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Court sets aside order to release O2 concentrators for use by police

Principal district and sessions judge Narottam Kaushal said, “The MM, in his zeal to provide life saving machines to front line workers, was so dazzled that he forgot that a judge on account of the office he occupies has to act & behave like a self-less, dispassionate saint.”
By Richa Banka, Hindustan Times, New Delhi
UPDATED ON MAY 09, 2021 03:06 AM IST
The court asked the Investigating officer (IO) to move a fresh application before the District Magistrate who, according to the directions of the Delhi high court, would release the seized concentrators.(HT Photo | Representational image)

A Delhi court on Saturday set aside an order directing the release of 12 oxygen concentrators seized by the city police for use by police officers and judicial officers.

Setting aside the May 5 order by the Metropolitan Magistrate (MM), principal district and sessions judge Narottam Kaushal said, “The MM, in his zeal to provide life saving machines to front line workers i.e. the Delhi Police and to his judicial fraternity, was so dazzled that he forgot that a judge on account of the office he occupies has to act & behave like a self-less, dispassionate saint.”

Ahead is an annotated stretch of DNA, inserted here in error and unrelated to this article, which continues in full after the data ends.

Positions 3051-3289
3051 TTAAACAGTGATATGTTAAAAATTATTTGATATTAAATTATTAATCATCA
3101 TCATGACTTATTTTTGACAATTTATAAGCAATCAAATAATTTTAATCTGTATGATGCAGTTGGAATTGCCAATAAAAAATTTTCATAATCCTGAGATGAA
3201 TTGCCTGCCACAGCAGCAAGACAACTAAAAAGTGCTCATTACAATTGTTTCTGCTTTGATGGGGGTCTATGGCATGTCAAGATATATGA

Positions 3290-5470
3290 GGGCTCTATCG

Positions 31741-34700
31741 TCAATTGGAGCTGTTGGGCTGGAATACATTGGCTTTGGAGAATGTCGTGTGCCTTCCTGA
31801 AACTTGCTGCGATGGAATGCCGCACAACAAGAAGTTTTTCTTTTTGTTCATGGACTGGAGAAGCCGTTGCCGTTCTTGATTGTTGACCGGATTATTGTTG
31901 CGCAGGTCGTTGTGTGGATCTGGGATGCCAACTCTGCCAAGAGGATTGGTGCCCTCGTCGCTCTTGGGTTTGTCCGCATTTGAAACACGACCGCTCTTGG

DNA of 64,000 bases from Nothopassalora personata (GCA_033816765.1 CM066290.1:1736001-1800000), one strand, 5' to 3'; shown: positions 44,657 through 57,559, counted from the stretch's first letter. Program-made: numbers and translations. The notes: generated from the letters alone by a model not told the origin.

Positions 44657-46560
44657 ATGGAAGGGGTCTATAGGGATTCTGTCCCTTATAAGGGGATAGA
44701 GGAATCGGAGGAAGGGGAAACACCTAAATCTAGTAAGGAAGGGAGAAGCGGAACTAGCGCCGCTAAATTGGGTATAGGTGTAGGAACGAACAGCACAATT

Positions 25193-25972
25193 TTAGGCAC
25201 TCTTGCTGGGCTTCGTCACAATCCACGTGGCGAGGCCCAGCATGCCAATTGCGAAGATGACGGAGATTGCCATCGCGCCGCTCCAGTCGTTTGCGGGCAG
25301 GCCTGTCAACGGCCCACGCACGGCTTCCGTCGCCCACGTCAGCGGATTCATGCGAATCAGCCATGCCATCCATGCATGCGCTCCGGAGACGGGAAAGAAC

“He has to rise above the interests of self and his ilk. Benevolent and well-intended, his act may be; the same cannot breach the Constitutional provisions of equality. On the touchstone of these morals & principles of law, MM seems to have faltered,” the judge said in his order.

Also read | Covid-19 in Delhi: Fewest new infections in a day since April 15, positivity rate falls to 23.3%

Additional Public Prosecutor (APP) V K Swami, appearing for the state, argued that “the oxygen concentrators should be released to such facilities where they could be used round the clock for those who needed it the most”.

On May 5, MM Anuj Bahal had ordered the release of 12 oxygen concentrators seized from two accused persons, Vinay Agarwal and Akash Vashist.

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The court noted that the MM was greatly influenced by the fact that two judicial officers had lost their lives in battle with Covid-19. “One of them being his own brother colleague with whom he shared the corridors. As I pen down this order, the judicial fraternity has lost one more officer, who also succumbed to Covid-19 virus,” the judge noted.

The court asked the Investigating officer (IO) to move a fresh application before the District Magistrate who, according to the directions of the Delhi high court, would release the seized concentrators.

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